The Bill reflects that processing of personal information may be authorised by the relevant individual in certain circumstances.  For example, an individual may authorise an agency to use information for a purpose for which that information was not originally obtained.  However, the Bill does not provide any express requirements about what will constitute valid authorisation or how that authorisation should be provided.  However, the commentary provided by the Commissioner and his office suggests that "authorise" may be interpreted in a way that is closer to the standard of consent imposed by the GDPR, such that an individual's consent or authorisation under the Bill will only be valid where it is meaningful and the relevant individual has an option to withhold that authorisation.


Controllers must, without undue delay and, where feasible, within 72 hours of becoming aware, notify the competent supervisory authority of a personal data breach, unless the relevant breach is unlikely to result in a risk to the rights and freedoms of individuals.  This is a relatively low threshold for notification as the default position is that controllers must notify the relevant supervisory authority of personal data breaches.  Processors must also notify controllers without undue delay after becoming aware of a personal data breach. 

Where a personal data breach is likely to result in a "high risk" to the rights and freedoms of individuals, the controller must communicate that breach to the relevant individuals without undue delay.  Notification to the individual will not be required if the relevant data is subject to appropriate technical and organizational measures that render it unintelligible (for example, encryption), the controller has taken steps which mean that the high risk to the rights and freedoms of data subjects is no longer likely to materialize or it would involve disproportionate effort (in that case, there would need to be some other public communication).

As summarised here, under the Bill, agencies must notify the Privacy Commissioner and the affected individual(s) as soon as practicable after becoming aware of a notifiable privacy breach.

The breach notification provisions in the Bill have a higher notification threshold than that in the GDPR, which is helpful in that it is likely to decrease the over reporting of breaches.  However, there is no obligation on an agency's own agent to notify the agency of any breach, so agencies will need to ensure that their agents are required to notify them of breaches by way of contract.



In addition to broad rights of access and correction of personal data, under the GDPR, individuals have rights to:

  • Have their personal data erased (the "right to be forgotten")
  • Restrict the processing of their personal data (eg so that the data is made temporarily unavailable)
  • Not be subject to a decision based solely on automated processing, including profiling, where that processing produces legal effects which may significant affect them
  • "Data portability", which means that individuals have a right to receive the personal data they have provided to the controller in a "commonly used and machine readable format" and to have that data transmitted to another controller and
  • Object to processing of their personal data in certain circumstances. 

The Bill includes rights for individuals to access and request correction of their personal information, but, despite the OPC's submissions on the Bill, it does not otherwise address the broader rights for individuals included in the GDPR.  While there are a number of caveats in the GDPR to the application of individuals' rights, in our view, there is a clear gap between the GDPR and the BiIl in this regard.  However, it is useful to note that the Article 29 Data Protection Working Party has previously stated that the non-existence of data portability and restriction of processing rights should not be an obstacle for a country to be recognised as having equivalence with the EU framework (although they would be considered to be a "plus").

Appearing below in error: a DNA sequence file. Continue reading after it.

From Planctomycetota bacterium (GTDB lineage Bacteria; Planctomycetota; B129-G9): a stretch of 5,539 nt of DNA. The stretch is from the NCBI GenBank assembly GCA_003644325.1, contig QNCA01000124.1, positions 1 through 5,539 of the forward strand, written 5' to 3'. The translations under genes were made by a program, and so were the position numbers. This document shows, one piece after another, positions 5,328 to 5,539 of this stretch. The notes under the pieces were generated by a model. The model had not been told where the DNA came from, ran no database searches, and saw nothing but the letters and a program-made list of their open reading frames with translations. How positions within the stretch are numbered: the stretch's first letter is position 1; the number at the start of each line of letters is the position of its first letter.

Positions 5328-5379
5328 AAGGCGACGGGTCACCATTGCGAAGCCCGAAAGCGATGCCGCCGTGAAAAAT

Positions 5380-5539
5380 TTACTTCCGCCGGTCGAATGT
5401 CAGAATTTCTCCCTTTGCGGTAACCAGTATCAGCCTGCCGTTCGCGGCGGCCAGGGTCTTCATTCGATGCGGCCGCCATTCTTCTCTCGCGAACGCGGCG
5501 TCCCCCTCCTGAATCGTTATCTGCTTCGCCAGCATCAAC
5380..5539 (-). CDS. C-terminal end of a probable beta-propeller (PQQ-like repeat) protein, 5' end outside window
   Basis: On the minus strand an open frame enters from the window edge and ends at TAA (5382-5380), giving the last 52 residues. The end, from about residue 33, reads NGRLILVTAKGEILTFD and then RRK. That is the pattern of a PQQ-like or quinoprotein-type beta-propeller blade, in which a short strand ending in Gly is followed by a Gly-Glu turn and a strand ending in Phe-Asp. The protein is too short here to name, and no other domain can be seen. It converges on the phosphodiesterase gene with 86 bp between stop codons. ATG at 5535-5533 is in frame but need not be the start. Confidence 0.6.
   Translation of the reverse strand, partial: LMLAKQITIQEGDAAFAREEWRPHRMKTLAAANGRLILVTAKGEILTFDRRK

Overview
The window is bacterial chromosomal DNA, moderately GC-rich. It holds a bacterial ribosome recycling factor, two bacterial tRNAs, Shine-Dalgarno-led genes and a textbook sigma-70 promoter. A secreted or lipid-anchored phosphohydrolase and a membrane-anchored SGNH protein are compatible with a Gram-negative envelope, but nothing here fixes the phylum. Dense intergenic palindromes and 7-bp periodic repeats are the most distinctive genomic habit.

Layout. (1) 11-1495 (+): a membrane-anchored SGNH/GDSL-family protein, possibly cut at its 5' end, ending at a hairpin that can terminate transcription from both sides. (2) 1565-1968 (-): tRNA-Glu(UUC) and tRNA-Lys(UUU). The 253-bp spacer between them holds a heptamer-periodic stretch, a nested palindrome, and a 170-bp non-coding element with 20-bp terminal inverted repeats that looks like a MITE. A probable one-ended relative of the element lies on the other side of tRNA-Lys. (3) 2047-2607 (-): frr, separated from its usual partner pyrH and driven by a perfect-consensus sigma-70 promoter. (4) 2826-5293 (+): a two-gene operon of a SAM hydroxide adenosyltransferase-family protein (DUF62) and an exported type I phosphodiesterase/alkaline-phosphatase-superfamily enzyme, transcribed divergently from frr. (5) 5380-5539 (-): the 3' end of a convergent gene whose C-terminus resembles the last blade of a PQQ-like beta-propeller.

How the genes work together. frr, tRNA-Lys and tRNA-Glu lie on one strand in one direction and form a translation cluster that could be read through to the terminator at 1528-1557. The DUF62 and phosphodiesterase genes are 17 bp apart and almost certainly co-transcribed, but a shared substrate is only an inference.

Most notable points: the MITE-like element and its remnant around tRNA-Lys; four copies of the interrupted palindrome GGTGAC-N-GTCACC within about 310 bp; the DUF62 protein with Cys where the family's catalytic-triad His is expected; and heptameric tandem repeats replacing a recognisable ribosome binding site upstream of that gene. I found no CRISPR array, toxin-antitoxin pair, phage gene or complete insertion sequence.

The GDPR includes express data and privacy management obligations, including:

  • An obligation to undertake data protection impact assessments where the relevant processing is likely to result in a high risk to rights and freedoms of natural persons
  • To appoint a data protection officer where, for example, the controller or processor's core activities consist of processing of the regular and systematic monitoring of individuals and
  • To undertake privacy "by design and by default", so it is mandatory to build privacy concerns into new systems, processes, services and products.

The Bill requires agencies to appoint privacy officers (as was the case under the Act).  While the Bill does not include express obligations on agencies to undertake data protection impact assessments or to undertake privacy by design and by default, in any event, we consider that these practices are best practice and should be implemented by agencies in New Zealand.


Controllers must maintain a record of their data processing activities. Such records must include, in respect of all processing activities, records of the purposes of the processing, the categories of personal data and the technical and organisational security measures which are in place.  Processors also have record retention obligations under the GDPR (although these are more limited obligations than those on controllers).  In addition, controllers must be able to demonstrate that they comply with the general data protection principles in the GDPR, for example that they comply with the principles of lawfulness, fairness and transparency, purpose limitation and data minimisation.

The Bill does not include express obligations in relation to records.  However, in our view, such records are best practice and will be required to ensure that agencies can demonstrate to the Commissioner that they are using personal information in a way that is consistent with the Bill.


The maximum fines under the GDPR total €20m or, in the case of an undertaking (ie a group of companies), four per cent of total worldwide annual turnover (whichever is higher).

The maximum payable fine under the Bill is $10,000.